Mark Groce, a spokesman for...
By Alex Davidson
A city official blamed the record amount of rain that inundated New York City in June as the reason why a toxic substance leaked onto and then damaged parked cars on a strip of road below Ozone Parks elevated subway tracks.
Mark Groce, a spokesman for New York City Transit, said the rain did not allow the chemical creosote to dry on installed wooden ties that were put in place in January between 89th Street and Lefferts Boulevard.
The agency, a division of the states Metropolitan Transportation Authority, uses the tar-like chemical to preserve wood pieces and prevent them from weathering.
We tried wrapping them (the ties) in cloth, but that did not work too well, he said. We have now wrapped them in burlap and that seems to be working better.
Groce was reacting to complaints he received from area residents who parked their cars underneath the elevated A train subway tracks and then came back to find the sticky, brown substance covering their cars.
The substance does not dissolve using either water or conventional soap.
City Councilman Joe Addabbo (D-Howard Beach), speaking during an interview in Forest Park June 30, said his office was organizing claims forms for people whose cars had been damaged. A spokeswoman at his office confirmed Monday that the city councilmans office is still working on processing claims forms.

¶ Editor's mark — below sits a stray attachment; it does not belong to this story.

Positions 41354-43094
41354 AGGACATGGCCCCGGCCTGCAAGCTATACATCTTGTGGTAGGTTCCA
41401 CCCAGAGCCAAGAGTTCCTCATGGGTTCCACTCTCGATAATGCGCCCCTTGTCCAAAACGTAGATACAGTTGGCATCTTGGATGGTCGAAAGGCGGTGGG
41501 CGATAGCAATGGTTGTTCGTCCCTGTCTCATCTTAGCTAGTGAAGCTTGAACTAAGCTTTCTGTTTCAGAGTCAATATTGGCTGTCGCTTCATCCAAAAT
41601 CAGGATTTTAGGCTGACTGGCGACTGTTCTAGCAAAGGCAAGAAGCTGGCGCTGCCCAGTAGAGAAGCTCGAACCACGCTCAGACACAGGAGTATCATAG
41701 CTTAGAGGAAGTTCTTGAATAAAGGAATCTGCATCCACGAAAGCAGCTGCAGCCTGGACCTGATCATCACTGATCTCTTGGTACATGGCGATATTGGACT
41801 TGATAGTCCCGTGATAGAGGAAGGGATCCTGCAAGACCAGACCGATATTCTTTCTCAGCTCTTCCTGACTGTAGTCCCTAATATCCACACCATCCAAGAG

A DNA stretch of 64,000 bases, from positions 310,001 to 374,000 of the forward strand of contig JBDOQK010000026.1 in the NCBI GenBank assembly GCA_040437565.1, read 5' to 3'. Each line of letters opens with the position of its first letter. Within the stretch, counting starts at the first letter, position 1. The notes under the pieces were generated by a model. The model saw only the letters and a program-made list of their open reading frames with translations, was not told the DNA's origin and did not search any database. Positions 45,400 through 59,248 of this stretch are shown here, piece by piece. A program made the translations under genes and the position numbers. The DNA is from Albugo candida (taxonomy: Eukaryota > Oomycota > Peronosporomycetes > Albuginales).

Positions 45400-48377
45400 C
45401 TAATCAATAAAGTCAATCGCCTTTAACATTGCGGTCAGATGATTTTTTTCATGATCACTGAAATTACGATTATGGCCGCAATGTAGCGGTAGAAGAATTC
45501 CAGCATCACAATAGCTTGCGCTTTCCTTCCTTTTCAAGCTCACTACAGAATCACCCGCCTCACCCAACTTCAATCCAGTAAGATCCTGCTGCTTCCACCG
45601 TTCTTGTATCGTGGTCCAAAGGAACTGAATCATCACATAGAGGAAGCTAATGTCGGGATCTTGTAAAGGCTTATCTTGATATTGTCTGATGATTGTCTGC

He said he would not be surprised if a group of victims decided together to file a class-action lawsuit against the transportation agency to claim further damages.
The councilman also said he did not know why New York City Transit neglected to warn residents and drivers that the coating used on the wooden ties was weather sensitive, with the potential that the creosote could leak and then stick onto cars.
Groce confirmed that borough and city residents can file claims with his agency by contacting its legal department at 718-694-3821.
He said there are no further plans to address the situation on the elevated subway tracks.
There is another construction project underway to the elevated subway tracks along Liberty Avenue. The project, between 116th Street and 118th Street on the busy thoroughfare, includes three blocks of spray-painted tarps that take up an entire lane of traffic and are suspended at least 20 feet from the bottom of the elevated tracks down to the street.
Groce was unaware of the specific construction activity on the eastern portion of Liberty Avenue but said the two projects were unrelated.
Reach reporter Alex Davidson by e-mail at TimesLedger@aol.com or by phone at 718-229-0300, Ext. 156
©2003 Community News Group
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